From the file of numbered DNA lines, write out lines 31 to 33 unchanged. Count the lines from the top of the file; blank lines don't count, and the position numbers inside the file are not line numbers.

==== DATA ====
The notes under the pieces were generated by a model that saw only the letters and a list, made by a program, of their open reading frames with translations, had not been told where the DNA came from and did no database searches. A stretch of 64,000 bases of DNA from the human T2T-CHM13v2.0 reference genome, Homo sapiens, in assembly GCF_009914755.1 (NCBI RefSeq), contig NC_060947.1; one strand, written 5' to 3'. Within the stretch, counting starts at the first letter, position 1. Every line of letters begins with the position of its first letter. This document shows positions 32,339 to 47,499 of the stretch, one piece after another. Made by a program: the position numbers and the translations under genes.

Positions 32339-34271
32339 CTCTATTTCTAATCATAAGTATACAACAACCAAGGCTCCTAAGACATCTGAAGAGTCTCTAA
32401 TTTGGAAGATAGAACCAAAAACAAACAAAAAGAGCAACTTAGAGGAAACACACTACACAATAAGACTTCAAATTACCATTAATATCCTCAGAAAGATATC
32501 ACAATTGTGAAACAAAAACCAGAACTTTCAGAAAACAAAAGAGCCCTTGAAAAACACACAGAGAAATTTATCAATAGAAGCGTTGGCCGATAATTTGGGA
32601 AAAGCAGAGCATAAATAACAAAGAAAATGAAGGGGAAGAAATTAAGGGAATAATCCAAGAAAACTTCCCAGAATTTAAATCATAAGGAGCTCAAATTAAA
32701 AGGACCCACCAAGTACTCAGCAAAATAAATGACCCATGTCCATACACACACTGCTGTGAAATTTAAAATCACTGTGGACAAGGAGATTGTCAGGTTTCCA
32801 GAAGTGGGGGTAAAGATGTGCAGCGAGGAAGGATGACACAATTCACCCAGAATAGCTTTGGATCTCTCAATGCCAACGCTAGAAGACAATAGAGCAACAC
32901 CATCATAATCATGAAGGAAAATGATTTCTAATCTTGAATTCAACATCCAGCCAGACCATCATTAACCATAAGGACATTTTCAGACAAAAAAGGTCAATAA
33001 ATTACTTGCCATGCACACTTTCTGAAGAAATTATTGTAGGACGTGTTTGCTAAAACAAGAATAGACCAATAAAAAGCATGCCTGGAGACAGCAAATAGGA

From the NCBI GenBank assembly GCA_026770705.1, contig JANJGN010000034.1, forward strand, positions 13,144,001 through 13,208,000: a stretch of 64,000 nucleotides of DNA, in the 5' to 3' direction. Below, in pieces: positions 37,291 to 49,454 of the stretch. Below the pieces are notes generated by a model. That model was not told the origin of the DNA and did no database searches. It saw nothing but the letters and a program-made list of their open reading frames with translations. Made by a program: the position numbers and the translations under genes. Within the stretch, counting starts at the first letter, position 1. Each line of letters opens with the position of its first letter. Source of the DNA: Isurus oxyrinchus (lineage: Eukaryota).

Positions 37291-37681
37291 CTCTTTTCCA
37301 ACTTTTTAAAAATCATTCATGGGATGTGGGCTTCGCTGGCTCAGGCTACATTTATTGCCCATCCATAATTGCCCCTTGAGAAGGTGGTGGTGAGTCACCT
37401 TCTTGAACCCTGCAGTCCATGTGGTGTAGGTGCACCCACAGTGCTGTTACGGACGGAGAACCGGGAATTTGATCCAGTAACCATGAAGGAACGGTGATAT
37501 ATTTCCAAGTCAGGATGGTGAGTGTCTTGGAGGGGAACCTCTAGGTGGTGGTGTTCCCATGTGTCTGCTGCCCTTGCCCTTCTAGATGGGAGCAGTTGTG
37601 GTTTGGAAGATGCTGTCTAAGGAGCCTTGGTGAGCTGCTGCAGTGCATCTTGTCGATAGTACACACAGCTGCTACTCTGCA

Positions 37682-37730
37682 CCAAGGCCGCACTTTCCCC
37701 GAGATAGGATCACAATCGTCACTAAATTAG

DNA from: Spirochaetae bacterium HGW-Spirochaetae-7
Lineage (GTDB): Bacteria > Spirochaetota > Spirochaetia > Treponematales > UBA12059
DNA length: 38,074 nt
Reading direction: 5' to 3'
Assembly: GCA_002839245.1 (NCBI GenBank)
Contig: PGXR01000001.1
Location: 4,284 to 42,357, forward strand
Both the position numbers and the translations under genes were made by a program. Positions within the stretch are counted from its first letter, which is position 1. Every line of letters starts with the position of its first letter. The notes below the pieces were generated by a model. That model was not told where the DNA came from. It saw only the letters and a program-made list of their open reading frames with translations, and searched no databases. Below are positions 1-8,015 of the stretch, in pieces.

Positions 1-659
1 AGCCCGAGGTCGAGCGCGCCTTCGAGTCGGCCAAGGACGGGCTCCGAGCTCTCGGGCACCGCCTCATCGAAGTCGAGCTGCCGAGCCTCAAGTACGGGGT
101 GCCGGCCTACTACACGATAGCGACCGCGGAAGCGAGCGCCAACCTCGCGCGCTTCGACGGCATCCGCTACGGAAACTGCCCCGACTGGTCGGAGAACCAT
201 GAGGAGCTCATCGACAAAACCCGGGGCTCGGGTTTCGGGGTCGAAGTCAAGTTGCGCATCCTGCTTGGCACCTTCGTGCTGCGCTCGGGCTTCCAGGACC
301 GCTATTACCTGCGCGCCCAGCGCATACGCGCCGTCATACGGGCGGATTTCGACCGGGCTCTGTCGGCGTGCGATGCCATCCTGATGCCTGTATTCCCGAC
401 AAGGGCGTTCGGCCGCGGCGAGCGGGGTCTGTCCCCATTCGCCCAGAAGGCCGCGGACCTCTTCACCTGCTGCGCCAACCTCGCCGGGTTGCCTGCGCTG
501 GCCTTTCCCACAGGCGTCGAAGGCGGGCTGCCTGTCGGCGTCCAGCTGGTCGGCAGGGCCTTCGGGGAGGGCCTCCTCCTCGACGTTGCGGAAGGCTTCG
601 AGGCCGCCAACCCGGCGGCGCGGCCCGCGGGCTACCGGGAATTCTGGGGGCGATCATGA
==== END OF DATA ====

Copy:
101 GCCGGCCTACTACACGATAGCGACCGCGGAAGCGAGCGCCAACCTCGCGCGCTTCGACGGCATCCGCTACGGAAACTGCCCCGACTGGTCGGAGAACCAT
201 GAGGAGCTCATCGACAAAACCCGGGGCTCGGGTTTCGGGGTCGAAGTCAAGTTGCGCATCCTGCTTGGCACCTTCGTGCTGCGCTCGGGCTTCCAGGACC
301 GCTATTACCTGCGCGCCCAGCGCATACGCGCCGTCATACGGGCGGATTTCGACCGGGCTCTGTCGGCGTGCGATGCCATCCTGATGCCTGTATTCCCGAC